Is the increasing popularity of homebirth truly consistent with a pro-life stance?

Lilly 13 weeks       Once upon a time, I was pro-choice. I was also a homebirth midwife. I remember when I believed that choices in childbirth absolutely should be covered under the same umbrella as the rest of our reproductive freedoms: My body, my choice. At that time, there was a deep divide between the types of people who had traditionally used homebirth midwives (mainly conservative religious women) and the people who were waving a new type of anti-establishment flag (my more liberal peers). I saw the merging of these two communities into one cause supporting “womens’ empowerment” as one of my young feminist hopes come to fruition. If you look closely, you will see homebirth advocates use the term “informed consent” when what they often mean is “informed choice”. That similarity of phrasing is not an accident.

I saw Business of Being Born, I read Ina May, and Anne Frye. I put in my time as a doula, as an apprentice, I worked solo. Without any certification. In my state, you don’t need it. My community declared me a midwife, and I served the needs of it.

Then, God found me. At a birth. At a homebirth. I felt the power of life. LIFE as it saw the world for the first time.  As it took its first breath, I felt the beauty of life. I also felt the delicacy, the vulnerability, and the love. I thought and thought and thought again about what being pro-choice means.  And I thought harder about what my abortions meant. In that moment, holding that perfect, beautiful creation only partly outside of its mother, I felt that life is more than a choice.  In the time following that moment, I became pro-life. I also became a fierce advocate for out of hospital birth.

Rallying for homebirth was SO EASY for me. Lobbying? Meeting with legislators? EASY. Why? Keep it safe, legal & accessible to EVERY woman. Does that sound familiar? It should, to people on both sides of the camp of birth and reproductive justice options. We are demanding the same things. I had been attending rallies saying these exact same things for years in regards to abortion. How about “Regulate the industry to increase safety”? Again…sound familiar? We are still saying the same things. Feeling manipulated yet? I did, though it took me a while to realize why…

I saw and heard of horrible things happening to women & babies while I was learning the practice of midwifery. I thought I would never practice like “those” midwives. I thought often that the midwives I worked with and for were better than the stories I had heard of, stories like the one belonging to Magnus. You can read his story here. I became friends with his parents, and I saw the isolation they experienced at trying to hold their providers accountable. They were ostracized from their community. From my community. My community shamed a mother and father whose baby died.  My community told them the most hurtful things.  My community rallied around the midwives instead of the grieving family. At what other time when a baby dies would you isolate a parent? At what other time would you abandon a person who is hurting so much? At what time would we basically tell a parent they deserve their grief because they made their choice? “In truth I tell you, in so far as you neglected to do this to one of the least of these, you neglected to do it to me.” (MT 25:45) At what time are we called to not be compassionate?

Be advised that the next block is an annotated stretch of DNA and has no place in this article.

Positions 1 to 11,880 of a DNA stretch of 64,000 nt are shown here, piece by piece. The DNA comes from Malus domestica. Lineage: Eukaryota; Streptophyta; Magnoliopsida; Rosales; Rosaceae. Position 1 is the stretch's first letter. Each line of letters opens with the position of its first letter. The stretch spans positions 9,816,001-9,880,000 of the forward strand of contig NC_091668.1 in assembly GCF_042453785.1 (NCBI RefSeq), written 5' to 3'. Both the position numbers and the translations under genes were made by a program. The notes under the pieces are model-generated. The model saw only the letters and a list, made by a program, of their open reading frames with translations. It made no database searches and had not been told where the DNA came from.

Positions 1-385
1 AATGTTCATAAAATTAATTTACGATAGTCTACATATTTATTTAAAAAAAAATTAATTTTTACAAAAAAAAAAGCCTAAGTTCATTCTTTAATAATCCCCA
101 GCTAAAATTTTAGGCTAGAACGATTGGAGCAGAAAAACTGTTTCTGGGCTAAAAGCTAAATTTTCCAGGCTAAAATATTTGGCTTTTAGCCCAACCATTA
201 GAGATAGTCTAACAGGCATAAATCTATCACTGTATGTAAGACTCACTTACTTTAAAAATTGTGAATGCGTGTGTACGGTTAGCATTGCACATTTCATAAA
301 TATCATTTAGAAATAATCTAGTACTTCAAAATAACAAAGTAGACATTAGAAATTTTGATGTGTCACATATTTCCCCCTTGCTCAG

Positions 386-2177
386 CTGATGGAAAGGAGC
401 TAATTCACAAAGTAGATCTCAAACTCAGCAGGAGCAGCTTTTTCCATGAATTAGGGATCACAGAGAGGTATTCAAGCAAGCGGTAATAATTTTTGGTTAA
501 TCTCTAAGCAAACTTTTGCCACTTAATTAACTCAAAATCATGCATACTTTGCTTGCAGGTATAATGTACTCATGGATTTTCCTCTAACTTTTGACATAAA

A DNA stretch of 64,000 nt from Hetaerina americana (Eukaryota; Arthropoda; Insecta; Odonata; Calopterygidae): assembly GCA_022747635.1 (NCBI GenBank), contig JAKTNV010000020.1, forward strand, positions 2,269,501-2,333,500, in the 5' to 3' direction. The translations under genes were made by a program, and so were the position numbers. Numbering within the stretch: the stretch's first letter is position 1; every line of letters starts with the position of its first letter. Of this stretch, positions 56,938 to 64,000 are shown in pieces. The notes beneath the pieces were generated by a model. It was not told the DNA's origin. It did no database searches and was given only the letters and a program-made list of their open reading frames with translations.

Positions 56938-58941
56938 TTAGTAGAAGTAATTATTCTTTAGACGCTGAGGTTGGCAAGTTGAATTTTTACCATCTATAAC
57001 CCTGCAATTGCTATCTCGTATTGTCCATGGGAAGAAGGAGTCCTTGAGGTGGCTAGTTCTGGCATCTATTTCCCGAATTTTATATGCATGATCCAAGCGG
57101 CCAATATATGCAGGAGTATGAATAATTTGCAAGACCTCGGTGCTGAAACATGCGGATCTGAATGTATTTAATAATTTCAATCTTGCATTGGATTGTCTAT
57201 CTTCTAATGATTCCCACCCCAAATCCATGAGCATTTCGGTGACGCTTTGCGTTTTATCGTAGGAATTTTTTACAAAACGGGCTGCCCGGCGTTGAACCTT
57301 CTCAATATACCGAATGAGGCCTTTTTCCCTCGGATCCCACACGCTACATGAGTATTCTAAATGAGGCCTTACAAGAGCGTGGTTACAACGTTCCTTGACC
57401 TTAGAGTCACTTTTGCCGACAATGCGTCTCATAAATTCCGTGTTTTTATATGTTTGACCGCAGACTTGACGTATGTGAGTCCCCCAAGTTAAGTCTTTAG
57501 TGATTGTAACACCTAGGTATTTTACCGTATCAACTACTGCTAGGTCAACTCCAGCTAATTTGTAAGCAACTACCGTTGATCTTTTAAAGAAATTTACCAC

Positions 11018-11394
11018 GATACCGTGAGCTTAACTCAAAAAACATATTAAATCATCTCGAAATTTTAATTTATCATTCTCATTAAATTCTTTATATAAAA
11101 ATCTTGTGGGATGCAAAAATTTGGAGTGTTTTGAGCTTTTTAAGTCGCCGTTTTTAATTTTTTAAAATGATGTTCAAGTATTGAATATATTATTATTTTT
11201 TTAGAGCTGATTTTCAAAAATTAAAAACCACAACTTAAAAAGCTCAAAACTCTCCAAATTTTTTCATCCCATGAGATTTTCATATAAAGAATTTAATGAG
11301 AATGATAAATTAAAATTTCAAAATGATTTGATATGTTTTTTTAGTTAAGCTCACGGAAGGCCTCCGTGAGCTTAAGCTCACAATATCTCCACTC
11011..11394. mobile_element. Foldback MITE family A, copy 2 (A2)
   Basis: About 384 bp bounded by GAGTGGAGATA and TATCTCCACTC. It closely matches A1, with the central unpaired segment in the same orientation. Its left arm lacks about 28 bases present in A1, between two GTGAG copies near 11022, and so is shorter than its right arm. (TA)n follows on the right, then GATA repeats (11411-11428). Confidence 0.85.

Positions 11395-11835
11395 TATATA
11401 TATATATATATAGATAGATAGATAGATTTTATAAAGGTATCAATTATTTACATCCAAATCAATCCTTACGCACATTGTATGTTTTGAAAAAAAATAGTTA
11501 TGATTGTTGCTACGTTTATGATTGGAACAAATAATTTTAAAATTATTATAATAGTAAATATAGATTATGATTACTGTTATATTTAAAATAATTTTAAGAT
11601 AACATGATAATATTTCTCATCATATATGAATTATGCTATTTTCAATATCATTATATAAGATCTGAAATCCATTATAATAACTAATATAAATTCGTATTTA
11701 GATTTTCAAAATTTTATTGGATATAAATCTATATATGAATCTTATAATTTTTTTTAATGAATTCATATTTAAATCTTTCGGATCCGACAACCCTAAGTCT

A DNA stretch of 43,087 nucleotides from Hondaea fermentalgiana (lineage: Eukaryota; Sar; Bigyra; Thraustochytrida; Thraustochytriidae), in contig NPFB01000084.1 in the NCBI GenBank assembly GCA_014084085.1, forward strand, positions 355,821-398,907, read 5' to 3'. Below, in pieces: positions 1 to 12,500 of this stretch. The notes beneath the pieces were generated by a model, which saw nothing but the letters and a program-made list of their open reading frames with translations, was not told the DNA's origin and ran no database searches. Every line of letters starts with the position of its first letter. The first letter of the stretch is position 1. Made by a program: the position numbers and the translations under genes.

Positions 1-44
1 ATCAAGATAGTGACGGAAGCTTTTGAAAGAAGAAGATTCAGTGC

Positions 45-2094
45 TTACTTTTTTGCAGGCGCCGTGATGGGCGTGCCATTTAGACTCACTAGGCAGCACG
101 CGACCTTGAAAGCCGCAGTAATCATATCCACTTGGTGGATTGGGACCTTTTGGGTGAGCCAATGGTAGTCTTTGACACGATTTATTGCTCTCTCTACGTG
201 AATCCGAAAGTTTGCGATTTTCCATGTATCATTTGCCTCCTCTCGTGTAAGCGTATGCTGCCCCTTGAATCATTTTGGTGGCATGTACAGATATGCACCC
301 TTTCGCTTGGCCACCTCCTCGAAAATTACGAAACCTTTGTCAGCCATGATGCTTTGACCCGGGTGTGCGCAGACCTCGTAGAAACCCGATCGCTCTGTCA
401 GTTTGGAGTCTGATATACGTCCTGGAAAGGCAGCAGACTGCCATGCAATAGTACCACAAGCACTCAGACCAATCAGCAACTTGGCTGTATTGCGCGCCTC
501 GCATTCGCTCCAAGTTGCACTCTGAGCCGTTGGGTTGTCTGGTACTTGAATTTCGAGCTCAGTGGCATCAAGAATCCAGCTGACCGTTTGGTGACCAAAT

Then a stark reality set in. Data started coming out about the safety of homebirth, not only in our country, but globally. With that information, I started questioning more. Why is it that a homebirth midwife from the States isn’t seen fit to practice in the countries that regularly use homebirth midwives? This is graphic that shows why, and the differences between what we in the United States see as acceptable qualifications compared to the rest of the developed world.

I am not anti-homebirth. I am anti-unskilled midwives parading around and taking on higher and higher risk clients and calling it a variation of normal. I am especially anti midwives using predatory practices intentionally in religious communities. They believe we are less likely to pursue legal action as we believe that ultimately God is in charge.  They believe we, religious mothers and fathers, are a good group to hone their skills on.

Midwives are taking on twins, breech babies and VBACs all at home. Those are all considered high risk patients. One mother wrote about her experience of her twin home birth.  This is not a variation of normal. These situations are just plain NOT low-risk. Midwives are trained in low-risk care. These stories of these babies lives & many others are outside their scope of practice. These are babies that should be here, who would be here if they received appropriate care. And these are babies whose lives were unnecessarily risked.  Babies like Shridam, like Sheppard, like Gavin.